Breathing life to ‘candas’

Rokiah Mahmud

When eating ambuyat, a traditional Bruneian delicacy made from sago, we often use a utensil called candas, a v-shaped bamboo stick similar to a pair of chopsticks but is adjoined together at one end.

One carpenter who makes this utensil is Haji Samihon bin Haji Kechi, a former teacher in the Tutong District.

Haji Samihon is known among his family and villagers as a talented carpenter who shares his knowledge with younger generations.

“I became interested in making candas and other wooden products when I was young. My siblings and I learnt the skills from our late father who had the skills in making wooden handicrafts and carpentry products,” he said.

“Our father taught us to earn a living through carpentry. He advised us to be independent without relying on assistance,” Haji Samihon said. Spending most of his spare time at the back of his house where his carpentry workshop is, Haji Samihon expresses his creativity through wooden products, and thinks of it as his second career after retirement.

The 63-year-old owns ‘ieoon’s Wood Shop’ at Kampong Penapar in Mukim Tanjong Maya, Tutong where he sells his products to tourists and local customers.

He welcomes those wishing to learn more about carpentry, especially traditional products like candas. Haji Samihon said since candas is made from bamboo, one must ensure to use the right type of bamboo.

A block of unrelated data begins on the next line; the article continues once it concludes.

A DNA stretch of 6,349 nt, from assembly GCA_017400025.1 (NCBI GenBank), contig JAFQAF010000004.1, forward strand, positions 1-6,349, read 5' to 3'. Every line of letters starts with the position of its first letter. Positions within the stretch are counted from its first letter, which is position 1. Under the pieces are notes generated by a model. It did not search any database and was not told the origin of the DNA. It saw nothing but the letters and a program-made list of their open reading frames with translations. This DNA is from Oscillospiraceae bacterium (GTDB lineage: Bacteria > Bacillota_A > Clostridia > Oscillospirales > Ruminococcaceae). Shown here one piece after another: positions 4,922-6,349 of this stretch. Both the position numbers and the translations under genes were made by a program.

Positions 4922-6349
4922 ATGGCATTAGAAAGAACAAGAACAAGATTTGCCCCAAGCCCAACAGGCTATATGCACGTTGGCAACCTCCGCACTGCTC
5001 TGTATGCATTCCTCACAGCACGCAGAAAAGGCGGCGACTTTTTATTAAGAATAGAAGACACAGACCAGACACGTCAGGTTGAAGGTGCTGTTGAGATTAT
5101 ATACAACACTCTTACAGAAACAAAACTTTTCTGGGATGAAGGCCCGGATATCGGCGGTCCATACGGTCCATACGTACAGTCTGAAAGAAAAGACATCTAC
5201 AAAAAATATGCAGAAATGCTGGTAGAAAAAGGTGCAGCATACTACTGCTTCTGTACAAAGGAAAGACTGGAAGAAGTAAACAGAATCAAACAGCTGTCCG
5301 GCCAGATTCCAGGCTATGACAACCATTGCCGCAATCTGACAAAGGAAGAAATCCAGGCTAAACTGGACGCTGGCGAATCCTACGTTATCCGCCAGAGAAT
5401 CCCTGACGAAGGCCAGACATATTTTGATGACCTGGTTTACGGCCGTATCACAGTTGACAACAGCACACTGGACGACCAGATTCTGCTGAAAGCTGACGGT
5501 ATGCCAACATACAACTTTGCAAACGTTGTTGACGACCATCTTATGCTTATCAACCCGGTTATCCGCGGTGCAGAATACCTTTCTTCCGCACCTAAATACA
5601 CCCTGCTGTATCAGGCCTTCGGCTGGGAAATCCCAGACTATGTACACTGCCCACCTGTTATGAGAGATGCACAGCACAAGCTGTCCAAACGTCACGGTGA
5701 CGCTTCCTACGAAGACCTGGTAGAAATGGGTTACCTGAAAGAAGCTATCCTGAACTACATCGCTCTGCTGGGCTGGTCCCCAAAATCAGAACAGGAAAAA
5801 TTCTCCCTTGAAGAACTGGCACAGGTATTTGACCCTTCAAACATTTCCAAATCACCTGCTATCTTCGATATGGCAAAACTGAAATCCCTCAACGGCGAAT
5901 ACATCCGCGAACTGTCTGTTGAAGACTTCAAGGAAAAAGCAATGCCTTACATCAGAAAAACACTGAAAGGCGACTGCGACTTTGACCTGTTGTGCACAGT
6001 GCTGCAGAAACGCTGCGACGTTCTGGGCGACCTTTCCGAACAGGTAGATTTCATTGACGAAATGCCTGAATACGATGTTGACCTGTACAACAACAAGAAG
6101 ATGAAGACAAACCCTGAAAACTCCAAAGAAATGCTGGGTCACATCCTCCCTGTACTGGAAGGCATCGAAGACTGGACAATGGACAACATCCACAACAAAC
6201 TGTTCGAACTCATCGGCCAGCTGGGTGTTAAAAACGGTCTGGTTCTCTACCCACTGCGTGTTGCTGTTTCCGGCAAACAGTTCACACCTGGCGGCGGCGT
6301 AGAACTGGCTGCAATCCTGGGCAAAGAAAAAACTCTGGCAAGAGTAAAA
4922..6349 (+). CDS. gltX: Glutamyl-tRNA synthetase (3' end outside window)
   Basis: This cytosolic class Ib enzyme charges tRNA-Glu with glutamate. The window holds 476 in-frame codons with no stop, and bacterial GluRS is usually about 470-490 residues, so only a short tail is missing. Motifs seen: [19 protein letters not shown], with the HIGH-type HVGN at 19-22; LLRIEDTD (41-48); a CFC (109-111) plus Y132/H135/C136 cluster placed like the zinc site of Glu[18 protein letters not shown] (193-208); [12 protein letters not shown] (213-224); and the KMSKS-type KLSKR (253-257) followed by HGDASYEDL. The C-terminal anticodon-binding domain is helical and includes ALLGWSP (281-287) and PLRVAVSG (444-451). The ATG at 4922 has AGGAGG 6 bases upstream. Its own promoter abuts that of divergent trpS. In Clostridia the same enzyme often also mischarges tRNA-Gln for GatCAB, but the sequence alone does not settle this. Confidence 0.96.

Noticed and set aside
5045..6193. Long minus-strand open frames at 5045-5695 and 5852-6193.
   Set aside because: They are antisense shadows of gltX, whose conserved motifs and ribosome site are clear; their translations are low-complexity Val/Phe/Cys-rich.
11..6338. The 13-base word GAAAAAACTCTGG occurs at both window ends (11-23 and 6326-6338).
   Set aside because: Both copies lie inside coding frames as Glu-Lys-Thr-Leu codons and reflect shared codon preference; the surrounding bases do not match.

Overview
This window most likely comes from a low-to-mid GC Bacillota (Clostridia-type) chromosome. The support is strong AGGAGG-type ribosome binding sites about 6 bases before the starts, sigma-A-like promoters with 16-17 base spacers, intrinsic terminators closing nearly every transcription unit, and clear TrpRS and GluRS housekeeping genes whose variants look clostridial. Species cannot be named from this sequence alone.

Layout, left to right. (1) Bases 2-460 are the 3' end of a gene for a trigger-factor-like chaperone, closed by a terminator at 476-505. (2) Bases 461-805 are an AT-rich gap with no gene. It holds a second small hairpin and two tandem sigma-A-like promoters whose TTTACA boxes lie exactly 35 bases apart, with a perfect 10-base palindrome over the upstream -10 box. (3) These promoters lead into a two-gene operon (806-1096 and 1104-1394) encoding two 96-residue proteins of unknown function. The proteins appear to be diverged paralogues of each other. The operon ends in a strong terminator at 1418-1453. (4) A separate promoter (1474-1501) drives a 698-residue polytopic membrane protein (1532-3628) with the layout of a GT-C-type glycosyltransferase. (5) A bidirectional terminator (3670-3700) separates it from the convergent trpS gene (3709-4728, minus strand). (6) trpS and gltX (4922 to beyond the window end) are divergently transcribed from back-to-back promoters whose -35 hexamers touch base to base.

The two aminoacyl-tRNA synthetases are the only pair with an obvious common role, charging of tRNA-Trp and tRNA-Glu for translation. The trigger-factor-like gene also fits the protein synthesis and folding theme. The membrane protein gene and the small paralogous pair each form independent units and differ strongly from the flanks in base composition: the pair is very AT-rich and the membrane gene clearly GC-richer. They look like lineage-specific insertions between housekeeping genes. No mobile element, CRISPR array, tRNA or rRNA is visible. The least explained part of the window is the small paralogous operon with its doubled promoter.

“There are two types of bamboo suitable for making candas, Buluh Abang and Buluh Taba.

Haji Samihon bin Haji Kechi during the process of making candas. PHOTOS: BAHYIAH BAKIR
Haji Samihon cutting the bamboo

The bamboo can be found in the woods. Buluh Abang has longer sections compared to Buluh Taba.

“When collecting bamboo, it is important to be properly attired and also have safety equipment.

“Safety gear such as safety glasses, safety boots, and hand gloves are important to avoid unwanted incidents and accidents such as being stung by snakes.”

Haji Samihon said during his time, the elders would look at the moon – Bulan Tua and Bulan Muda. “Our elders often chopped the bamboo during Bulan Tua (full moon) as the bamboo is hard and can be shaped easily.

“During Bulan Muda (new moon), most of the bamboo is bubukan (containing dust and debris inside the sections). The bamboo cut down during this time break easily when shaping the bamboo into candas.

“The process of making candas is not complicated but it is important to know the techniques,” he said. ”The process begins with choosing the bamboo, chopping it off using a special machine and then splitting it.

“A parang (machete) is used to split the bamboo into two sections, each should be about two centimetres wide.” He uses Pisau Raut, a special knife to smoothen the rough surface.

“For candas, I make it into various sizes – small, medium and large ones. The small candas are for souvenirs, the medium one is used for to eat ambuyat. The large one can be used as tongs for cooking.

“The process of making candas can take almost a day. After the bamboo is shaped into candas it is then soaked in boiling water to sanitise it and to avoid mold so that the quality will be preserved. It is also to ensure that the bamboo is safe to use.

“Apart from candas, Haji Samihon also makes kitchen utensils such as gegawi (long wooden spatula), tables, chairs and wooden decorations. He uses wood from several types of trees like Kapur, Selangan, Meranti, mango, jack fruit and rambutan.

“We must preserve our national treasure and cultural heritage. At the same time, the elders must play a role in disseminating and attract the interest of the younger generation in learning to make candas or other traditional handicrafts so that we can preserve it forever.”